I say that not just based off the statistical record. Green has a nice, smooth line drive swing that can hit and drive baseballs at the big league level. Green did not fluke his way into the big seasons he’s had in the minors. He is a Major League hitting prospect.
In addition to those advantages at the plate, Green is more athletic in the field than McGehee. He’s more agile at third base and his skills shouldn’t erode as quickly as McGehee’s have. And while he isn’t a burner on the basepaths by any stretch of the imagination, Green is not the plodder than McGehee is, either.
So how do the Brewers give themselves a shot at a production increase at third base, and keep everyone’s egos intact as much as possible? A soft platoon. Casey McGehee should start against left-handed pitchers. His career OPS is 66 points higher against lefties than righties. Taylor Green has usually had trouble with them in the high minors and while he may hit them eventually, the Brewers don’t need Green to hit them now. McGehee should also start against right-handed pitchers often enough where the playing time between McGehee and Green is split about 60/40 in favor of McGehee, at least at the outset. It would give Green a chance to get his feet wet and mash against righties for awhile, and also give McGehee a chance to find his swing again and build confidence by having him face a majority of lefties.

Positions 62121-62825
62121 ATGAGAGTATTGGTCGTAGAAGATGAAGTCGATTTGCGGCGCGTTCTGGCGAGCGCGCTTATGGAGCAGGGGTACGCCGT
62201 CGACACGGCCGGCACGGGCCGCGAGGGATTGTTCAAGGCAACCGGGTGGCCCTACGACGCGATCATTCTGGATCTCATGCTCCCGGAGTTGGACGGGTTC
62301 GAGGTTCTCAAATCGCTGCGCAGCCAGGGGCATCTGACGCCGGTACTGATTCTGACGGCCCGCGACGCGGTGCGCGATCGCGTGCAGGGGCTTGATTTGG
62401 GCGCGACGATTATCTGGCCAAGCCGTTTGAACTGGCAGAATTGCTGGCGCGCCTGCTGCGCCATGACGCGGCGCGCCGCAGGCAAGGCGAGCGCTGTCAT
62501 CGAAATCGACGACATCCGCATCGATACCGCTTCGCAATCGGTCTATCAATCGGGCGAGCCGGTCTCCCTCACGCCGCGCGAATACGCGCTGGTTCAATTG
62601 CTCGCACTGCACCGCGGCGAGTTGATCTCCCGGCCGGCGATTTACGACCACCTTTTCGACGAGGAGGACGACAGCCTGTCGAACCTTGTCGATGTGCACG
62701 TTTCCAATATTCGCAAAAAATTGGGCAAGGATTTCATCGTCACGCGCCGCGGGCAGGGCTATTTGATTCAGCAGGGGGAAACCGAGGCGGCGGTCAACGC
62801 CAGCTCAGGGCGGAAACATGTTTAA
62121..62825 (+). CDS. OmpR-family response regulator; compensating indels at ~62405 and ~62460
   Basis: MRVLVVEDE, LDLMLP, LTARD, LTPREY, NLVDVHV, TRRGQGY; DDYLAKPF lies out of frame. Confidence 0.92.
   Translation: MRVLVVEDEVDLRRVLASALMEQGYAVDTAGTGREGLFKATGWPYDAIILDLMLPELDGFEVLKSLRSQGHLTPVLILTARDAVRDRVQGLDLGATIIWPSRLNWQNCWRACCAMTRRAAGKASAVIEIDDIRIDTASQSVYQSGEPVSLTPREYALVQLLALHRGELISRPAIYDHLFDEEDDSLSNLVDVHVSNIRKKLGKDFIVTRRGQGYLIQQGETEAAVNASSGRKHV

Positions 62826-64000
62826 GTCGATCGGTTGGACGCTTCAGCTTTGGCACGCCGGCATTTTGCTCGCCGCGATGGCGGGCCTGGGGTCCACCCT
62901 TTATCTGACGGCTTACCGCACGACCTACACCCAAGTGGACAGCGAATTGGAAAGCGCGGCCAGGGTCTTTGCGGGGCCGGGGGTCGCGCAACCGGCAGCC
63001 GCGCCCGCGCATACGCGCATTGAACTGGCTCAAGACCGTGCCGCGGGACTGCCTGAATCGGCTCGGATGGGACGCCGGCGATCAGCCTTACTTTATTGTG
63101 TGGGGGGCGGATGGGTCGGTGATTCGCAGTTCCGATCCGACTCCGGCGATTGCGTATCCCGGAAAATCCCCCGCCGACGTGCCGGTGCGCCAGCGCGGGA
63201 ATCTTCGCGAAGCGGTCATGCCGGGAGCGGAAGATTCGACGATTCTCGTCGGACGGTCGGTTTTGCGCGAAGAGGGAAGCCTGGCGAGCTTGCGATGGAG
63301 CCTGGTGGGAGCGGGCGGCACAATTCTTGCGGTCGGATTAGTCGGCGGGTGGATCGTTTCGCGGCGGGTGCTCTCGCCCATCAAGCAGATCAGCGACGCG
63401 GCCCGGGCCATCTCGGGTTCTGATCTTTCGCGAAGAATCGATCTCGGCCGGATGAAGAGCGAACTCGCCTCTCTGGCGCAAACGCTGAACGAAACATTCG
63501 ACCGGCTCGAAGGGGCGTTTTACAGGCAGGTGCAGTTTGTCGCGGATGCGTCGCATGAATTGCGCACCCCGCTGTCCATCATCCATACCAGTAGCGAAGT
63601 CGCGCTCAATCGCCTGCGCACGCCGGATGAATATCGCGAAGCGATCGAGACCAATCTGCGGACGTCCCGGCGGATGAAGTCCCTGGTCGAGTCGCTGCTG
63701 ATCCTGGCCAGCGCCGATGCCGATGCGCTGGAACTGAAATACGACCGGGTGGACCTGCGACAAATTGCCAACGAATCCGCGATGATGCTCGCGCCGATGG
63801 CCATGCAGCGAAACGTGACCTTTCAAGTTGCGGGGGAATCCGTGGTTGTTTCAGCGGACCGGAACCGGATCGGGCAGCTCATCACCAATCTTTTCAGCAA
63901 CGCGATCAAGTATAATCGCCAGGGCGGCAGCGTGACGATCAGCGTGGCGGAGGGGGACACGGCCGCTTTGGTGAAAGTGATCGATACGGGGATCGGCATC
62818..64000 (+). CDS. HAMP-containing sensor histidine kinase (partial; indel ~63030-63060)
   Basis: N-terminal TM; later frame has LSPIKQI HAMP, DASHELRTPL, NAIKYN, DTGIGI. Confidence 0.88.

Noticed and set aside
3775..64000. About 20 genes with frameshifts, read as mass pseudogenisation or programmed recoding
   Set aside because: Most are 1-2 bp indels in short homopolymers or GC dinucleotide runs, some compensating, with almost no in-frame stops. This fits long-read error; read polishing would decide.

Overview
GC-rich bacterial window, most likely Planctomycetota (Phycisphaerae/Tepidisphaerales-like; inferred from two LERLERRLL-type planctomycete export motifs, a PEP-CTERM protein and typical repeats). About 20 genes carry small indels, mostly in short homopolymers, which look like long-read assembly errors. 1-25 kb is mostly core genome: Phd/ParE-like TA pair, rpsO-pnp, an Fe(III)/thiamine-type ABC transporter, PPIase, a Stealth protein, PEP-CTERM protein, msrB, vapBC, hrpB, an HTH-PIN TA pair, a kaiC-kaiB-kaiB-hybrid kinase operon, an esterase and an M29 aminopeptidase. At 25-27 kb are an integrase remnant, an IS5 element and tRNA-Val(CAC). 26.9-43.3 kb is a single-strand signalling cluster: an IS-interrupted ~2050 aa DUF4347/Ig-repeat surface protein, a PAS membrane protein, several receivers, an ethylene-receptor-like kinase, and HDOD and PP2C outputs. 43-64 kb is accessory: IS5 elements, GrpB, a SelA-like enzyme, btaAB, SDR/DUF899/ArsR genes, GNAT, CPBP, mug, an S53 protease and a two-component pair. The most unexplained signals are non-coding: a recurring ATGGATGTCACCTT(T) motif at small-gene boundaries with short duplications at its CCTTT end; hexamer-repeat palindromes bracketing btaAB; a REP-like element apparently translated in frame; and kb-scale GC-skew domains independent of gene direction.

The perfect time to begin the Green experiment is during the upcoming interleague series. The Brewers are looking to bring up an extra bat for those games anyway, and have already stated that the extra bat won’t be Mat Gamel. McGehee could also get playing time at first base when the Brewers move Fielder to DH, if they want to keep his bat in the lineup.
I have no idea whether or not the Brewers are planning on calling up Green any time soon, or if they’d rather wait until September and hope that McGehee pulls out of his slump. McGehee could quite plausibly hit decently the rest of the way.
If they wait on calling up Green, though, the Brewers are missing a good chance to have a good opportunity to improve a position on their team. The worst thing that could happen is that Green would flop, but then they’d still have a month to find a replacement if McGehee also continued to struggle.
Taylor Green and Casey McGehee have both been great stories for the Brewers, coming through adversity to get their chance at the Major League level. McGehee took advantage of his opportunity a few years ago. Now they should let Green try his hand, too.